NBIS | Network for Business Innovation and Sustainability » Member Profile: Correctional IndustriesNBIS. Network for business innovation and sustainability.

Member Profile: Correctional Industries

A Culture of Sustainability

Sustainability and environmental awareness permeate everything we do at Correctional Industries. From selecting raw materials for our products to slimming business operations and carefully choosing the markets we enter, they are an integral part of CI’s culture.

Sustainable business practices converge naturally with Correctional Industries’ mission to rehabilitate offenders through job training and reduce Corrections’ reliance on tax dollars. Training in sustainable technology and lean manufacturing systems prepares offenders for work in a world increasingly focused on these important issues. In the process they also learn environmental ethics and business strategies. Meanwhile, sustainable practices multiply the effectiveness of every tax dollar, helping CI generate about $32.50 in benefits for every dollar in cost and contribute millions of dollars each year to Washington’s economy.

Cardboard recycling program

Offender workers sorting through cardboard and plastic for recycling

CI’s commitment to building sustainability in all its business operations includes using environmentally friendly and recycled material for manufacturing, creating products that can be completely recycled, offering recycling services — like our mattress recycling service that processes 52,000 mattresses a year — and developing zero-waste processes. But it also includes trimming down our procedures and processes to avoid needless delays, repetitive efforts, waste and unnecessary manpower. In this way we deliver superior products to customers faster while reducing costs and freeing up capacity for new product lines. Additional product lines increase job and training opportunities so more offenders are prepared to return to society as productive individuals.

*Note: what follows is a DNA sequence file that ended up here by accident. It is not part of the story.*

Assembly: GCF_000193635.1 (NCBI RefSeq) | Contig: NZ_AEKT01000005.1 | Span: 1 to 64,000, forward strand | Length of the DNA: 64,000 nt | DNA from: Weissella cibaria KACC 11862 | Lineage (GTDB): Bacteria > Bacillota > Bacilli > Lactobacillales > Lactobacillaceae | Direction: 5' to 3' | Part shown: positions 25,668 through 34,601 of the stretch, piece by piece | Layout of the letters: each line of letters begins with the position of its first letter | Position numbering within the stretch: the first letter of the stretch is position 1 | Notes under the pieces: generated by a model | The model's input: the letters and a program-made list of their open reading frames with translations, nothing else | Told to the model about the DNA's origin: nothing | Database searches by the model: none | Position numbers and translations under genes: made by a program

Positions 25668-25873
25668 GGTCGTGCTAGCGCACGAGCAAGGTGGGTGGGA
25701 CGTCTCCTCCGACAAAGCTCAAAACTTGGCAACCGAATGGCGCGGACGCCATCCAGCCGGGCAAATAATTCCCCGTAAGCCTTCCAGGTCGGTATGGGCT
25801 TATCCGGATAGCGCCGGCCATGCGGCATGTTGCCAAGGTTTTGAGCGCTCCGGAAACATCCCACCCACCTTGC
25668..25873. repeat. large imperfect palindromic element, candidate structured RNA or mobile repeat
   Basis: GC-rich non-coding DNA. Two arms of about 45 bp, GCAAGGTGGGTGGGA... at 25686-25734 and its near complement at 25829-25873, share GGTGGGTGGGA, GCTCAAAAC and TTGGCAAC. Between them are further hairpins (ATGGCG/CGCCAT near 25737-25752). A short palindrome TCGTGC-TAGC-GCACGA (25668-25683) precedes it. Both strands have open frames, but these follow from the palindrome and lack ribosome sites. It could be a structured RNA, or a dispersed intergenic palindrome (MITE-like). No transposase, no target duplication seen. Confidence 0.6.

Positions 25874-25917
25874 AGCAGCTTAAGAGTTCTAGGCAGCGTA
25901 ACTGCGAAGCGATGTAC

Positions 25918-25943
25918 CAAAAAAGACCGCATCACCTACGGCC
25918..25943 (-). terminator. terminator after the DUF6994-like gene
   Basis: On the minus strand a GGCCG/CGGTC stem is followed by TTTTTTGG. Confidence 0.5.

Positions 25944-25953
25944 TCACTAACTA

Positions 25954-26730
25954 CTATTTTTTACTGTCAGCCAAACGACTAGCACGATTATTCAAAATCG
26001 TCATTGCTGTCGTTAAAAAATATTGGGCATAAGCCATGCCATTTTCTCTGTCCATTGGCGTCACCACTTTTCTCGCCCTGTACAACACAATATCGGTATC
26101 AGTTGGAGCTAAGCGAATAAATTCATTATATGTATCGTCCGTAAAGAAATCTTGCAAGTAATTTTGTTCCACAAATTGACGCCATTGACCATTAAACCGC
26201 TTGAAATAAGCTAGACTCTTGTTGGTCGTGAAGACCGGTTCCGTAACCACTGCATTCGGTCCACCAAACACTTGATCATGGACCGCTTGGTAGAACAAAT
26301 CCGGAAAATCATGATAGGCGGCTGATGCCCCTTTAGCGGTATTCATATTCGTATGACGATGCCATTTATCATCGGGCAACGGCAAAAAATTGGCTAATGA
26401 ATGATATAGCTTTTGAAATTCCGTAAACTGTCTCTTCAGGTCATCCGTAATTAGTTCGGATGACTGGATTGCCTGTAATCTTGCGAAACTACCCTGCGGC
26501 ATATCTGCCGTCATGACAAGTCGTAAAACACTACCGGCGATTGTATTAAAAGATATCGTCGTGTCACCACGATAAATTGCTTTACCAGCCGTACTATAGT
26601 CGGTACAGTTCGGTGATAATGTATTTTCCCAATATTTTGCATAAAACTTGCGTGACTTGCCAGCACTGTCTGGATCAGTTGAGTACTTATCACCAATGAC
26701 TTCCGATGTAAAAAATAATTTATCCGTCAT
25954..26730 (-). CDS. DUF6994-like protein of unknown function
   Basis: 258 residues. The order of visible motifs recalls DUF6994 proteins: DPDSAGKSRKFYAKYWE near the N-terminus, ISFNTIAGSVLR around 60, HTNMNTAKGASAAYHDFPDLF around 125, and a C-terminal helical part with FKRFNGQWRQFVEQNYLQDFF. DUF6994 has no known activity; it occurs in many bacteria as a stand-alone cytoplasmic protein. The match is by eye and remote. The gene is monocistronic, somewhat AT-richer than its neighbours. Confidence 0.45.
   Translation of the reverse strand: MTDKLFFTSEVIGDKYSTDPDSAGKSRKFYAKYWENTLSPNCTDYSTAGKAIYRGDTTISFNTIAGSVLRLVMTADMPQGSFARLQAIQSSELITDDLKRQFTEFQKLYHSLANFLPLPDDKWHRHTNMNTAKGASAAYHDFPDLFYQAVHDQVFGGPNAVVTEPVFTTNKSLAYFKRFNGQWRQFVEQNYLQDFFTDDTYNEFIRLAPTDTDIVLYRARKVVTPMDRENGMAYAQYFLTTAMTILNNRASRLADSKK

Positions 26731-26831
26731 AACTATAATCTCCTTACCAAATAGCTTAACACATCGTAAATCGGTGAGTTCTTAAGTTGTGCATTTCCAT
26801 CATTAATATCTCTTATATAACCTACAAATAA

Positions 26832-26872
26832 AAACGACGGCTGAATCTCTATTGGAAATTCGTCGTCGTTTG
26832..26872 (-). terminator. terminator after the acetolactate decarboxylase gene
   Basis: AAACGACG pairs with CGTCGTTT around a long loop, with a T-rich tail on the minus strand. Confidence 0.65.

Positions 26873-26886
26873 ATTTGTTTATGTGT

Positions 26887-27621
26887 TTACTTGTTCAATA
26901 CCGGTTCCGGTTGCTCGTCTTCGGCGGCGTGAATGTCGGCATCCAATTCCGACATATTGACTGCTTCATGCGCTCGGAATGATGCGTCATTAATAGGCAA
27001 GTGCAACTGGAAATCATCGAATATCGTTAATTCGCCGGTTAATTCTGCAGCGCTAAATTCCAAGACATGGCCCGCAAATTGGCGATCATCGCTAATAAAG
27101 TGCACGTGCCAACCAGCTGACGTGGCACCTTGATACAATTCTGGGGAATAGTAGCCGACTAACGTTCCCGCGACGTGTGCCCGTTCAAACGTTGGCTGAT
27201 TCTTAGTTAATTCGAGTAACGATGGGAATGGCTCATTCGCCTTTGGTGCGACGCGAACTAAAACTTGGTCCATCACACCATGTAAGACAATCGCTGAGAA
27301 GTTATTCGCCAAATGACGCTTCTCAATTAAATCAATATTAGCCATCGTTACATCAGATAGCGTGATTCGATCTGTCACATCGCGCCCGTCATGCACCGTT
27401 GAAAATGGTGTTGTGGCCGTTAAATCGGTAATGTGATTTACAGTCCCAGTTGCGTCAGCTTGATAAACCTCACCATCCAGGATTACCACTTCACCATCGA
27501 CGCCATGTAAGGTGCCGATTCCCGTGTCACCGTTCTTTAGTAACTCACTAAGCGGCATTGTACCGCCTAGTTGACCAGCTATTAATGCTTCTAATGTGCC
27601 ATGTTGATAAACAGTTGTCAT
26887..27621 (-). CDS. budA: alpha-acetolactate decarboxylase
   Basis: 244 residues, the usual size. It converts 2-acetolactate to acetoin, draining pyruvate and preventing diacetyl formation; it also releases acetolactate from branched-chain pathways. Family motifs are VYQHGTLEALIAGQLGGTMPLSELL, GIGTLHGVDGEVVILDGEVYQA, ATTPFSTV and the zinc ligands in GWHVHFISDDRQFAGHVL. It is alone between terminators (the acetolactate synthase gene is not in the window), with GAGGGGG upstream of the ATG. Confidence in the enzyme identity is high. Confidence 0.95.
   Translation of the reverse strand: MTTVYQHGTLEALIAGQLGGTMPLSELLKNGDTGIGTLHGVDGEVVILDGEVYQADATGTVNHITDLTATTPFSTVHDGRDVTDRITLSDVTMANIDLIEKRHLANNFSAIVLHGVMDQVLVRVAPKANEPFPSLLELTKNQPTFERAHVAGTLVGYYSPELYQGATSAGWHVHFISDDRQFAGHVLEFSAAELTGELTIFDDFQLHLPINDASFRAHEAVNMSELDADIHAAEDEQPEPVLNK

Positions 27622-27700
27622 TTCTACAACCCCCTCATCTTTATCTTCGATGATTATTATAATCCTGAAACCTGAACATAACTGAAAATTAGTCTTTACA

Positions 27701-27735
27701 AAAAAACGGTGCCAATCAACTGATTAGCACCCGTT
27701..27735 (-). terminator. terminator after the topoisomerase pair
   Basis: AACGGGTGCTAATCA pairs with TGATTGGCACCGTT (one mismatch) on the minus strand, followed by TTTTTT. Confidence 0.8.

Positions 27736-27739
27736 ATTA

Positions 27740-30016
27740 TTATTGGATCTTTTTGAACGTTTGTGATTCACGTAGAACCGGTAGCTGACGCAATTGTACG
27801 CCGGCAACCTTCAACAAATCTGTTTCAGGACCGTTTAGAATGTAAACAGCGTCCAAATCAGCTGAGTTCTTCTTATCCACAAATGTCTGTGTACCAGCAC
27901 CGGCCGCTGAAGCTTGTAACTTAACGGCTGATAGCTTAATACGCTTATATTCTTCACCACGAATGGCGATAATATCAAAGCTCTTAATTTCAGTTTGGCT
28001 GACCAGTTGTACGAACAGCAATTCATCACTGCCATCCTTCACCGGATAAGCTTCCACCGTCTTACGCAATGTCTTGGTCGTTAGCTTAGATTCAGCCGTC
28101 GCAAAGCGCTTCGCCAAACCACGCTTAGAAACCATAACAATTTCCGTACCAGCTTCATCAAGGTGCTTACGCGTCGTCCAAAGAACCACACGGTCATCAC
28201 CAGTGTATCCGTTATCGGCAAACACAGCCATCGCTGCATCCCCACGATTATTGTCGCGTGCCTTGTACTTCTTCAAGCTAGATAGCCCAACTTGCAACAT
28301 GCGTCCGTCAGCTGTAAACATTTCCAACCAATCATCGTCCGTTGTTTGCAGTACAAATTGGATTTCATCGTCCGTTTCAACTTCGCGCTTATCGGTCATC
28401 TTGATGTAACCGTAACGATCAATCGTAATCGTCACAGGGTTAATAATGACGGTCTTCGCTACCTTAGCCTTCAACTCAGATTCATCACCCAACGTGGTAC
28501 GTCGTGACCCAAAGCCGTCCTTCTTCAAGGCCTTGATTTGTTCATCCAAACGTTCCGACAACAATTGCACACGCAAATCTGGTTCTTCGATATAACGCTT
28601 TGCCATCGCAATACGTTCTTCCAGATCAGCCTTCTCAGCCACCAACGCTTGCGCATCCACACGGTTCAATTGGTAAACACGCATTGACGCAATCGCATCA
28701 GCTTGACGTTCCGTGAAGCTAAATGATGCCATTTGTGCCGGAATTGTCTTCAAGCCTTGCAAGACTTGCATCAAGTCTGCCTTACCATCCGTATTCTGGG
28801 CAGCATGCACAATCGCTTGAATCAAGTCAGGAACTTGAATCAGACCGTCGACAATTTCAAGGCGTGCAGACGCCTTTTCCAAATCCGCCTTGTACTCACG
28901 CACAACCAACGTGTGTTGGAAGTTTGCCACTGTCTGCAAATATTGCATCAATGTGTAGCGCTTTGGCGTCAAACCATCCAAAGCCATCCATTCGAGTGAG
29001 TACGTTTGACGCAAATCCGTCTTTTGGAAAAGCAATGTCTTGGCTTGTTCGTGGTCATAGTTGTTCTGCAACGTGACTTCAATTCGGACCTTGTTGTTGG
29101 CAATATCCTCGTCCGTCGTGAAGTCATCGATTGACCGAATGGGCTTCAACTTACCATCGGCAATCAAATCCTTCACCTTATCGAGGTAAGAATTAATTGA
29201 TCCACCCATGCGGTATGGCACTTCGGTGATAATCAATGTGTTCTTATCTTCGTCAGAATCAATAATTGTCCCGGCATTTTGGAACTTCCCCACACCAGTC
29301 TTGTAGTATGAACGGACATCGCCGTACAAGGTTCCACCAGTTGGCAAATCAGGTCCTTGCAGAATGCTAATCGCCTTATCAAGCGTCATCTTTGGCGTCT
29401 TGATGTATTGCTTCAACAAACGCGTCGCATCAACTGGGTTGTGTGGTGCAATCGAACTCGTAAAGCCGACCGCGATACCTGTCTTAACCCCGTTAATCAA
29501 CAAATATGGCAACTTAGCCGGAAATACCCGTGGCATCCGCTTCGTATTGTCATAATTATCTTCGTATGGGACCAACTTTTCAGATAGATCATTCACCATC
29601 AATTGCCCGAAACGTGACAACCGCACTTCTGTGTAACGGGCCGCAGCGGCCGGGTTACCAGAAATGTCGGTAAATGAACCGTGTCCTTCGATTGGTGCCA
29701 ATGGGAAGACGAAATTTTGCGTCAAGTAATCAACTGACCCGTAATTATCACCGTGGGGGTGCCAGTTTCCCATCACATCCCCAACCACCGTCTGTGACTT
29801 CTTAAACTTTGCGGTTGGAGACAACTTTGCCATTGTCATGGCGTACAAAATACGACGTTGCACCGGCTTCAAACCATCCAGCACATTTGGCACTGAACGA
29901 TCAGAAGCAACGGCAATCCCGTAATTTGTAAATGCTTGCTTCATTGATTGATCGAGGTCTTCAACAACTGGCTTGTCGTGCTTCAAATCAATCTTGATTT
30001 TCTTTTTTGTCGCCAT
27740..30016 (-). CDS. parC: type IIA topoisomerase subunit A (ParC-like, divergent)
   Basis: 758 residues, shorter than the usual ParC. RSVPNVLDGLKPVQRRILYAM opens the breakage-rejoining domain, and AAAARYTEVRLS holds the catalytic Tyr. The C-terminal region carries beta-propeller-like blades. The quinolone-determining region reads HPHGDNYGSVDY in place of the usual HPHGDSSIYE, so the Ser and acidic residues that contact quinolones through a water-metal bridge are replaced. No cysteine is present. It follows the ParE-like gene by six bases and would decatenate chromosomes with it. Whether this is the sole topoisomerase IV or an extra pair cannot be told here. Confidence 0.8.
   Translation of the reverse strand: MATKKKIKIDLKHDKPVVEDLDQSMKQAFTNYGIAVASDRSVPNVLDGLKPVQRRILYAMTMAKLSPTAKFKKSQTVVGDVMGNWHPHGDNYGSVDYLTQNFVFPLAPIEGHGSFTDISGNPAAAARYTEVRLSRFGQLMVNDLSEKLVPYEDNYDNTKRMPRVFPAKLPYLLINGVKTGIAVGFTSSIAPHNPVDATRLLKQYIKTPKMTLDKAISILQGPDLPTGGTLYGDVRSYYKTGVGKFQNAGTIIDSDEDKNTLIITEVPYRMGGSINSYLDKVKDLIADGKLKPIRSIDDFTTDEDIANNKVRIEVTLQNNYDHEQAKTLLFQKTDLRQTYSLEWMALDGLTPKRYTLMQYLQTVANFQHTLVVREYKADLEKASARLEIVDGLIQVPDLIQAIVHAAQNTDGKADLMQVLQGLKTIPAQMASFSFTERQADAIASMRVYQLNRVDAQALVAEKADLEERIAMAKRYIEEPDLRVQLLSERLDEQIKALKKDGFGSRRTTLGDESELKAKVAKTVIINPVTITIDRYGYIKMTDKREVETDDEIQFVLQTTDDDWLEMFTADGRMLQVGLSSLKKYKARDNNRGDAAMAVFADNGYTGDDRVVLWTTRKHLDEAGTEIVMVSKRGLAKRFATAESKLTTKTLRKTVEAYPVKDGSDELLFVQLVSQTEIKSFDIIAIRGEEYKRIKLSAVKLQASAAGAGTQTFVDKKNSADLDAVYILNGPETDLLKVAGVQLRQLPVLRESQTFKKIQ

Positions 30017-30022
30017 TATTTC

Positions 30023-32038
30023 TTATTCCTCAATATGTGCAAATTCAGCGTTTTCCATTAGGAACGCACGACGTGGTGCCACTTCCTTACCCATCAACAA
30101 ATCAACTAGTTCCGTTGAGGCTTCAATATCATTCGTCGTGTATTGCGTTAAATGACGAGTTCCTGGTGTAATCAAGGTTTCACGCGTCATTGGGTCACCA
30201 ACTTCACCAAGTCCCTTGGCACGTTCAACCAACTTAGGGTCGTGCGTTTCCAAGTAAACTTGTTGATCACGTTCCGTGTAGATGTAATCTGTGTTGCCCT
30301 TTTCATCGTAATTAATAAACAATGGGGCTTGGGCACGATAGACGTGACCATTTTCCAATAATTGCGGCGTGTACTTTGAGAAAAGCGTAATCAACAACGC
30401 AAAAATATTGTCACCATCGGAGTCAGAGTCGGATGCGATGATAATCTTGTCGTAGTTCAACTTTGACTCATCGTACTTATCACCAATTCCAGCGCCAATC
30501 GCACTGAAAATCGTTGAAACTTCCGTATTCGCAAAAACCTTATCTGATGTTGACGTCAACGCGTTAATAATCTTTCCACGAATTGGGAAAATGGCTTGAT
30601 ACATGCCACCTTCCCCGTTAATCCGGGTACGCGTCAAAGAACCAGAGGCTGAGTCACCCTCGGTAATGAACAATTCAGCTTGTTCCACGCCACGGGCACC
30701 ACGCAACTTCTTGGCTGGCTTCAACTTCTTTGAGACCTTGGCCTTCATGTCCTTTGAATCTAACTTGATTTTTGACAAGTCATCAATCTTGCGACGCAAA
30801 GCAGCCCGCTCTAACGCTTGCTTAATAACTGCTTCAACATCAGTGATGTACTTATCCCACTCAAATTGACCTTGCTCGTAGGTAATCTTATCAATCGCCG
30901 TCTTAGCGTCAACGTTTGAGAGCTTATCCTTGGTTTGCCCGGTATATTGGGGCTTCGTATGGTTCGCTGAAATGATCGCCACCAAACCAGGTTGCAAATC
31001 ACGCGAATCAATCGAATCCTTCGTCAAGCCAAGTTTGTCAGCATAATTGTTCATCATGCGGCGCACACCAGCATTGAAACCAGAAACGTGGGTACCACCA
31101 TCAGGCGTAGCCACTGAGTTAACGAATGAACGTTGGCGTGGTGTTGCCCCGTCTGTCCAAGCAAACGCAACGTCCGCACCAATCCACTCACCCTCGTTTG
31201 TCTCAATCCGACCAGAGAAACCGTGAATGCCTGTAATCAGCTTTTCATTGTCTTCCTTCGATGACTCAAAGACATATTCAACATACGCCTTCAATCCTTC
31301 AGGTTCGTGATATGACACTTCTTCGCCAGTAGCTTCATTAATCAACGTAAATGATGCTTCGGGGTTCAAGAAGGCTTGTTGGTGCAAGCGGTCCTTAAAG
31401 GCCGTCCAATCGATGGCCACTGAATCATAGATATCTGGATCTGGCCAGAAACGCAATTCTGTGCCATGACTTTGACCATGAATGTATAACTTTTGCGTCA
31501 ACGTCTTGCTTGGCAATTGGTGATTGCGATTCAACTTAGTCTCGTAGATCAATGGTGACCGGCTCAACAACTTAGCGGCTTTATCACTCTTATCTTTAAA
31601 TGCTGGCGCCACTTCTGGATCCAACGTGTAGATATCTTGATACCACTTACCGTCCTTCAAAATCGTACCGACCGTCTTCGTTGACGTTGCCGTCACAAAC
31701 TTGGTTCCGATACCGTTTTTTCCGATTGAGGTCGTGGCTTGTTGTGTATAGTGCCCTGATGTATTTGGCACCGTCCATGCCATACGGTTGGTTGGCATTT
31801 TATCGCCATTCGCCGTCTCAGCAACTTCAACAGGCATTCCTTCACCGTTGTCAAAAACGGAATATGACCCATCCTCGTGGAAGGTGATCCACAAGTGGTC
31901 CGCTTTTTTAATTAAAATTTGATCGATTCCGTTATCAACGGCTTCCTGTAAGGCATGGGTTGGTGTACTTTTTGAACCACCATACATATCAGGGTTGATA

The Journey to Sustainability
CI started with common environmentally friendly moves like switching to water-based finishes and using recycled wood products to build furniture. These kinds of steps qualified many of CI’s furniture products for GREENGUARD Certification for low chemical emissions. Development of our CorrectPac janitorial products line, with environmentally friendly and high-concentration formulas and a packaging system designed to reduce waste, was another early adaptation, which also helped our customers’ sustainability efforts.

Bread baking

Offenders preparing baked goods at Airway Heights Corrections Center

From there CI branched out into less conventional strategies, including instituting a recycling program for furniture packing material that decreased dumpster usage by two-thirds at one facility, saving $24,000 a year. CI also recycles materials from other state offices, reducing their waste management costs. Meanwhile, CI’s mattress recycling program, which primarily recycles prison mattresses used by offenders and is serving as a model for the federal prison system, saves the Department of Corrections up to $90,000 a year in landfill costs. Mattresses are disassembled and components are sold to industries that recycle them for use in other products, generating revenue that reduces reliance on tax dollars.